surveyed him deliberatelyJrom head to
foot; then waiving the back of her hand
towards him, drawled out : “Trot him
off, John f trot him off! that is enough!”
TWELVE RULES FOR THE NEW
The following rules are intended,
mainly, for the guidance of young men
and women :
1. Get married—if you can,* but
Ibok before you leap. Love matches
are romantic—nice things to read about
—but they have brimstone in them,
now and then , so says Ike Marvell. Esq.
2. Unite in overthrowing the fashion
which translates civility into love.
Hints to Farmers.—Toads are the
very best protection of cabbage against
Plants, when drooping are revived by
a few grains of camphor.
Pears are generally improted by graft
ing on the mountain ash.
Stt'pl.it r is valuable in preserving
grapes &c., from insects
In feeding with corn, 60 lbs. ground
goes as far as 110 lbs. in the-, kernel.
Turnips of small size have double
the nutritious matter that large ones
Ruta Baga is the only root that in
creases in nutriment with its size.
Rats and t.ther vermin are kept away
from grain by sprinkling garlic wheit,/
packing 0 e sheaves.
Money skillfully expended in drying
land, draining ’or otherwise, will be re
turned with ample interest.
The patient eventually recover-
Llme Water in Bread.—E. C.
Haseric, of Lake Village,jN. H., writing
to us says that a pint of lime water added
to the ferment for five lbs. of flour will
neutralize all fermentation, and color
the wheat yellow. In Germany bread
is baked for a family about once a fort-*
night and two or three bushels of flour
are mixed up at one time, with yeast,
and left to stand over night, which by
being left too long, or if it gets too hbf,-
becomes acidulous or sourish. If lime’
water is then added, it does good sel*-*
vice by neutralizing the excess of acidt,-
and still leaves a sufficient quantity of*
cxrbooic.acid gas to make the bread*
light. He believes that a little lime
water is good for bread, as* set forth* by
Liebig but should not be added to the’
dough until it lias risen.—Scientific
How to keep Gathered Fruit and’
Flowers Alwats Fresh.—Fruit and -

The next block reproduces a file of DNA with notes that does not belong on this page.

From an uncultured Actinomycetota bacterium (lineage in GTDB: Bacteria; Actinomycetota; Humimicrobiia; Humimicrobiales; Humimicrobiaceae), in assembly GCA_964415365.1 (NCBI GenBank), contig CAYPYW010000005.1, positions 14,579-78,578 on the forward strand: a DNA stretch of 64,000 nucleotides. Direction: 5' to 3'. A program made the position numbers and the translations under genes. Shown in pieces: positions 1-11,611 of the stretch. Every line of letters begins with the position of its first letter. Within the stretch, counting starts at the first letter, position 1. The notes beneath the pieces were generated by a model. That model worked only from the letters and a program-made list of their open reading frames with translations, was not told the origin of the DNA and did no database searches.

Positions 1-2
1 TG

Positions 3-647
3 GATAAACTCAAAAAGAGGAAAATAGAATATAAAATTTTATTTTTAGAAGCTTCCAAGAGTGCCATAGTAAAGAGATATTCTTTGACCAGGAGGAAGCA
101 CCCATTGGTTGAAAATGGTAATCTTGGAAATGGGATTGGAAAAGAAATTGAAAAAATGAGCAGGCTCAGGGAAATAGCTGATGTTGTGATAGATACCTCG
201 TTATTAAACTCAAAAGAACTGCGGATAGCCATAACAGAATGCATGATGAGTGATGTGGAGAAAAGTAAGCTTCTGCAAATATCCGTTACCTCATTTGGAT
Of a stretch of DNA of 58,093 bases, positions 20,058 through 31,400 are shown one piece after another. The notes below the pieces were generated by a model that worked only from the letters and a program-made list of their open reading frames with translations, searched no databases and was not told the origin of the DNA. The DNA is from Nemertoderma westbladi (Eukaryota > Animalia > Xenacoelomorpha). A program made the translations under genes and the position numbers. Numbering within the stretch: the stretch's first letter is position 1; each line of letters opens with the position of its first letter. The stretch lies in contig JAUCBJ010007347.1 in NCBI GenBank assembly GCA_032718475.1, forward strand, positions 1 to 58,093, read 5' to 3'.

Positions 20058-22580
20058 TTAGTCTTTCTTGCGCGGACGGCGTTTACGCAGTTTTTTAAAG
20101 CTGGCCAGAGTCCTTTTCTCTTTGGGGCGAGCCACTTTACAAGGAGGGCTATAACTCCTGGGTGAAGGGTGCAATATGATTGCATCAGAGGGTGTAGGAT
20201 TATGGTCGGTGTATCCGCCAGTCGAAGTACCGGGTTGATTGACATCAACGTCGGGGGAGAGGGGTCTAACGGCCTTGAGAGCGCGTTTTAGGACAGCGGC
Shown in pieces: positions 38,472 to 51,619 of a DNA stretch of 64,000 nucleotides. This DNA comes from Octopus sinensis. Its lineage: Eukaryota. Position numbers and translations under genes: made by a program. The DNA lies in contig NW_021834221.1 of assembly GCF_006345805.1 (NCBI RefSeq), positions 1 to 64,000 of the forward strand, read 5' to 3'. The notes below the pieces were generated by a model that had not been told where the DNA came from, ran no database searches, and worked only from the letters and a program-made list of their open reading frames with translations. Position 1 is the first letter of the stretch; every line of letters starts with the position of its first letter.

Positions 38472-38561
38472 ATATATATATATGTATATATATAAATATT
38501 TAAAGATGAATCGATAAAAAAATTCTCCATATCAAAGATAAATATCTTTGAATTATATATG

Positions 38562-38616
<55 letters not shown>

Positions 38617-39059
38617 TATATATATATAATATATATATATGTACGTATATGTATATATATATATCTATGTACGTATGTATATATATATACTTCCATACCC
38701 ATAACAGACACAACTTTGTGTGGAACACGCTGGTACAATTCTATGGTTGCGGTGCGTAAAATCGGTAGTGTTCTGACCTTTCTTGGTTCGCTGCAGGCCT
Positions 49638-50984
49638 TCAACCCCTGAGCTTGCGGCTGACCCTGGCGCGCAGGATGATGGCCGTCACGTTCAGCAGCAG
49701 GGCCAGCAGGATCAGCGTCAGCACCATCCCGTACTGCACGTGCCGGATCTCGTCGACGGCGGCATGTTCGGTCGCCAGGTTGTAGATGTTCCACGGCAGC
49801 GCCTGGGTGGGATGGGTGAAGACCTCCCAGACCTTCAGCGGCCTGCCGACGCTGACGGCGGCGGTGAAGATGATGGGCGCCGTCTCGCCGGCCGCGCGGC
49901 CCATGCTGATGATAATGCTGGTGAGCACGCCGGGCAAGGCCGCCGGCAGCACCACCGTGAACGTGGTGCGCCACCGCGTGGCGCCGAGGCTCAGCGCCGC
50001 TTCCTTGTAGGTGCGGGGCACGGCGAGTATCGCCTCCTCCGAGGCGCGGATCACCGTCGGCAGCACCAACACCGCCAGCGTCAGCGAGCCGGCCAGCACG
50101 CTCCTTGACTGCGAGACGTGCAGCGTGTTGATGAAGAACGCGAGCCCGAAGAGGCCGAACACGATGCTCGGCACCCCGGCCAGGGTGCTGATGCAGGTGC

flowers may be preserved from-decay
amJ fading by immersing them in a solu
tion oi gum arabic in water two or three*
times, waiting a sufficient time between'
each immersion to allow the gum to dry.
This process coveys the surface of the’
fruit with a thick coating of the gutn*
which is entirely impervious to the niiy
and ihus prevents the decay of the fruit,
or the withering of the flower. OUr
ft iend has roses thus preserved, which
have all the beauty and fragrance of
fresh ones, though they have been sepa
rated from the parent stem since June
last. To insure success in experiments*
of this kind, it should be borne in mind*
that the whole s irface must be com
pletely covered ; for if the air only gains'
entrance at a pin hole, tlie labor will all
be lost In preserving specimens of-
_ , , fruit, particular care should be taken* to’
3. Go to*church at least once a eove / the ste m, ena ancf dff, will) tho
gum: A good way is to wind a thread
of silk about the stem, and then sink it
slowly in the solution, which should not
be so strong as to leave a particle of the
gum undissolved. The gum is st> per
fectly transparent, that you eaw with’
difficulty detect its presence, cx-'
cept by the touch. Here we have an’-*
other simple method of fixing I he fleet
ing beauty of nature, antf surrounding
ourselves ever with those'objects which
do most elevate the mind; refine the*
taste, and purify tlw heart— CotMttf
A young clerical gentleman relates